H.L.A Hart’s – ‘vehicle in the park’ conundrum; on the method of fair reading of statutes.

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This is an example borrowed from the famous jurist H.L.A. Hart. Let’s do a little exercise, there is an ordinance that states “No person may bring a vehicle into the park.”. This leads to the question as to what qualifies as a “vehicle”. This example, according to Hart himself illustrates that there are “debatable cases in which words are neither obviously applicable nor obviously ruled out.” HLA Hart beckons the reader to answer as to whether the no-vehicle rule applies to these items :

  1. Airplanes
  2. Automobiles
  3. Bicycles
  4. Roller skates
  5. Baby Strollers
  6. Gliders
  7. Wheelchairs
  8. toy automobiles
  9. Ambulances
  10. Motorized Wheelchairs
  11. skateboards
  12. Tricycles

Does this lead to some critical thinking? That’s precisely the idea. The meaning of the term ‘vehicle’ would be crucial here. One of the meanings of the word ‘vehicle’ is “a substance, esp. a liquid serving as a means for the readier application or use of another substance mixed or dissolved in it”. It is clear that this is not the sense in which the word is used in the above ordinance. What is really the sense, then?. Do you find the next definition more agreeable for the purpose : “a means of carrying or transporting something”. If that be the meaning, what about a wheelchair; that would be ruled out from the park, right? No parks for senior citizens, then? or atleast sick ones? What about baby strollers? And bicycles (see : fitness)?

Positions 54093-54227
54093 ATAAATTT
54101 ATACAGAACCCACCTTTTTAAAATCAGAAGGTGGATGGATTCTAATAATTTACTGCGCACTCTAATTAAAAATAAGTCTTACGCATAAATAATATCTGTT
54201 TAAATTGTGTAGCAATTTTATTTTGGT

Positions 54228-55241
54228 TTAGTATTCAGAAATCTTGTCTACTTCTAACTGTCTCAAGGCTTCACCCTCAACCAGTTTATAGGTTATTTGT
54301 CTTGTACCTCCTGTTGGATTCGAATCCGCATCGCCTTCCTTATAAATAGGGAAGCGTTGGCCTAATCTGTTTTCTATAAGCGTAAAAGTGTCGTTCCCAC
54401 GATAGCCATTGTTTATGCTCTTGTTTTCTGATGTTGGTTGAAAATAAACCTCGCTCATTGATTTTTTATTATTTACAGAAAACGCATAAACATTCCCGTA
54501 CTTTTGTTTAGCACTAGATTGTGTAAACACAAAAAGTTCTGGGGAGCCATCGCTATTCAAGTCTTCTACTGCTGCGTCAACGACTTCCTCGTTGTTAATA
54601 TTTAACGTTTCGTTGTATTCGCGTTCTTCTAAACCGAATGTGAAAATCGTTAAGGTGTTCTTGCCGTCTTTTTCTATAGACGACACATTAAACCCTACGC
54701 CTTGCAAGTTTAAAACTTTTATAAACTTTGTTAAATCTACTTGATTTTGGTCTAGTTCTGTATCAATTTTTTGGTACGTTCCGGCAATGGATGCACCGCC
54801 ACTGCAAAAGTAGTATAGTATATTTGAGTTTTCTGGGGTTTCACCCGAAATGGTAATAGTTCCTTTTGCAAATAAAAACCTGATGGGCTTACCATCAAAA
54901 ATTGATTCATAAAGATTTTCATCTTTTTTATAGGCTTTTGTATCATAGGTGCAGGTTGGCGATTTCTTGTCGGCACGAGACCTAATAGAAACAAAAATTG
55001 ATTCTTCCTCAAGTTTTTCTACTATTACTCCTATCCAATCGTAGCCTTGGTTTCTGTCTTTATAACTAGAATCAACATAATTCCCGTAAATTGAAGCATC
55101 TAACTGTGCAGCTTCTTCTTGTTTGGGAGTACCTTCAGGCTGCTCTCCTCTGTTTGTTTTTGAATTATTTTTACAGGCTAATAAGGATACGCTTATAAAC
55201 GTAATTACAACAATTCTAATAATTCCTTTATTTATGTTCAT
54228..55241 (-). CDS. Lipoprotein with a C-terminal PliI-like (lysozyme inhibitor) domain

Would you be tempted to add – only those vehicles “which are motorised”.

How about a motorised wheelchair, then?

And how about an ambulance? An ambulance is definitely a means of carrying or transporting something (sick people!).

What about this definition : “a self-propelled conveyance that runs on tires; a motor vehicle”? If that be the case, should you tell your nephew to kiss good-bye his plans for taking his favourite remote controlled car to the park.

Not that easy now, right? Your thoughts in the comments sections would be nice!

 

One comment

  1. This where purposive interpretation kicks in. The purpose is to keep a park place free of those vehicles which emit pollution and noise. If we follow Austin’s construct of law, we would end up defeating the purpose of the provision. So for a judge what is important is to see the purpose for which the legislation was inacted.

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